SO, what are the Scots dailies saying about the Leveson Report on Press standards, published yesterday?
In summary, lots.
Here’s a selection:
The Herald: Front page splash, plus the whole of page six, a column by Alison Rowat and a leader, which makes positive noises about the Press Council of Ireland and goes on to say: “Newspapers across the spectrum, including The Herald, have genuine concerns about legislation proving to be the thin end of a wedge that could be misused by some future government to muzzle free speech.
“There is a real danger that a system of regulation based on statute would eventually morph into state registration of newspapers, the antithesis of a free press.
“Tighter control of newspapers could also have the consequence of boosting the popularity of social media, paradoxically an unregulated platform for unsubstantiated rumour and allegation. The Prime Minister is right to warn that legislation could lead to the Rubicon being crossed.
“Yet, after the catalogue of unacceptable, frequently shameful behaviour (by the few, it must be said) which could never be justified as being in the public interest, reform is urgently required.”
Daily Record: Pages 6 and 7 and a full-page leader (page 8) that talks of its campaigning and investigations – and those of its sister title, the Sunday Mail. It puts in a word too for local journalism and, says its leader: “The Daily Record welcomes [Leveson’s] findings. There are areas of his report with which we disagree – for example on the creeping privacy law which allows the rich and famous to shield their activities from the wider public. And there is little in his report to tackle the unregulated free-for-all of gossip and innuendo that is the internet… But overall we support his fundamental call for a new independent Press watchdog which readers can have confidence in.”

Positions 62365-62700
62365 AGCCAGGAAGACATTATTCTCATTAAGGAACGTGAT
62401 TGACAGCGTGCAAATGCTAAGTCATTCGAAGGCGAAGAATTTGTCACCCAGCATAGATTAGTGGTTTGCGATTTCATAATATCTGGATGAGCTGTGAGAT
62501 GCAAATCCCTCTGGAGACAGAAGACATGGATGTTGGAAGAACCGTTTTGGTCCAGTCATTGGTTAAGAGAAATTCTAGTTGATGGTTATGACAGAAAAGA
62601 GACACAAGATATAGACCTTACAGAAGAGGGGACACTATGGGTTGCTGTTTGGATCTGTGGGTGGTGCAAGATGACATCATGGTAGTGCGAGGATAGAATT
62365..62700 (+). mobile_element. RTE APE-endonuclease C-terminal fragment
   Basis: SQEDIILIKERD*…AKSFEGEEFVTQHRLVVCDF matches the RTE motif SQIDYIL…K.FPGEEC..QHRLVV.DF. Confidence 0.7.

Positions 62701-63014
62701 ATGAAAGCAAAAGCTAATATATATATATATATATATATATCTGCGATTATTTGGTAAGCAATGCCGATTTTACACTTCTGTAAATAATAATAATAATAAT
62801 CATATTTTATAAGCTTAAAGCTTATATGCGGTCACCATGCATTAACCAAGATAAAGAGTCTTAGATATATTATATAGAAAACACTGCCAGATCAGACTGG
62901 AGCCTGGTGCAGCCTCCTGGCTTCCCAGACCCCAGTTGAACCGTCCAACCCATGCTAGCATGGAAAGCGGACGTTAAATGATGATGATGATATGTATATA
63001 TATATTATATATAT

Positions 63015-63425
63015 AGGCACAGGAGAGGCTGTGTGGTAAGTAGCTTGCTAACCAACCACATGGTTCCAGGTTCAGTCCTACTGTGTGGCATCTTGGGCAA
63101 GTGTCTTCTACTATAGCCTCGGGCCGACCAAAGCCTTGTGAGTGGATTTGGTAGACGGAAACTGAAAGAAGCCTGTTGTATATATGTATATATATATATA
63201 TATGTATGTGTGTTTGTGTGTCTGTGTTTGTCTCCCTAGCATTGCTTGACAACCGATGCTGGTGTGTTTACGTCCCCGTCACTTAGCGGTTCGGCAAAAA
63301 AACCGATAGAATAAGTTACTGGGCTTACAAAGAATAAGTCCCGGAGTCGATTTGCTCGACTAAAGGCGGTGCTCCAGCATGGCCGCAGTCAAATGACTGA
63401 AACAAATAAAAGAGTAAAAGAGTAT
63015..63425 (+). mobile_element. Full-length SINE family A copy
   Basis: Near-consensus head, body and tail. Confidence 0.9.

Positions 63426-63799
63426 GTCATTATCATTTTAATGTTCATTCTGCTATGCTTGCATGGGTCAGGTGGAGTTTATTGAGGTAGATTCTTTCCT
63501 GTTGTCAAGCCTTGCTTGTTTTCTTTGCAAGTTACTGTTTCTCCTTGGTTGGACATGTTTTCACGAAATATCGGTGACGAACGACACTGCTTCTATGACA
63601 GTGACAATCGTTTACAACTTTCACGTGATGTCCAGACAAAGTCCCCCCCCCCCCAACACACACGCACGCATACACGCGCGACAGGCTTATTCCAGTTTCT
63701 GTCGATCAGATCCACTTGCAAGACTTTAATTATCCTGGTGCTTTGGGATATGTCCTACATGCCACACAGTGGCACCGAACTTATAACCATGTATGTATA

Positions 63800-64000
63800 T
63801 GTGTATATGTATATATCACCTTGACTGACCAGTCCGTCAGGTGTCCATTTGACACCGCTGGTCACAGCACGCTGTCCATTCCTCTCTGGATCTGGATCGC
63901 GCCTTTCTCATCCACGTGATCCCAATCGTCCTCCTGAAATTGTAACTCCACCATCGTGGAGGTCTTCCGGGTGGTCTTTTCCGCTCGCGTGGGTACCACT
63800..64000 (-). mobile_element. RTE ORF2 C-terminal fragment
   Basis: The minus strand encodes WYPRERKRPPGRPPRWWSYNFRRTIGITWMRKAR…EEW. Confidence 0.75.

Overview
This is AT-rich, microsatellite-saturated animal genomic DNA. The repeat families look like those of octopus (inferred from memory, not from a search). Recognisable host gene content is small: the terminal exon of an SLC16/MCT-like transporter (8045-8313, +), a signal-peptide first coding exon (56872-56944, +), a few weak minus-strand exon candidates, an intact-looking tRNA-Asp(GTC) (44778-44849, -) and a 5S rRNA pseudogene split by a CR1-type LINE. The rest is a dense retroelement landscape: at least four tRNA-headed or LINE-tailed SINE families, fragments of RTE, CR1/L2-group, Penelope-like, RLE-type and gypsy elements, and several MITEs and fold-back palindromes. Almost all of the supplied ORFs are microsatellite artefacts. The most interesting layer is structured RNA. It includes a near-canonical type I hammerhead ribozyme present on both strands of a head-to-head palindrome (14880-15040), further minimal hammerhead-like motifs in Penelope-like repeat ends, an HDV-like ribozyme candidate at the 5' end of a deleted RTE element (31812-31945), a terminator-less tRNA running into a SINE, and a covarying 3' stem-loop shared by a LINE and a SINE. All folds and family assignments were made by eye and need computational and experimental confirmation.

Scottish Daily Mail: Front page (albeit concentrating on the possibility of Scotland having its own Press regulatory system underpinned by legislation), plus pages 4, 5, 6, 7, 8, 9, 10, 11, 12, 13, 14 and 15, and a leader that begins: “Alex Salmond’s response to Lord Justice Leveson’s controversial recommendations on regulation of the Press bears all the hallmarks of his instinctive conduct on such occasions: grandstanding, making policy on the hoof and attempting to make every aspect of Scottish life different from the rest of the United Kingdom, for its own sake…We have the gravest reservations about some of Sir Brian [Leveson’s] recommendations and the views of Mr Salmond. They say they are not proposing statutory regularly but merely a body ‘underpinned’ by statute. This is just playing with words. For the new regulator would depend on recognition from Ofcom, whose chairman is appointed by the Government.”
The Scotsman: Front page splash, plus pages 4, 5, 6, 7, 8 and 9, plus a column by Joyce McMillan, and a leader that says: “The resort to legislation is not to be taken lightly. On this issue we believe Prime Minister David Cameron to be right: it would mark, historically and constitutionally, the crossing of a Rubicon. It would create a means by which future resort to statute would be made less difficult. Once legislation starts setting the boundaries and definitions of what the standards of the press should be, on this issue politicians have strong views, and those views, together with an ambition to extend and enforce them; will be difficult to control once such a bridgehead is established.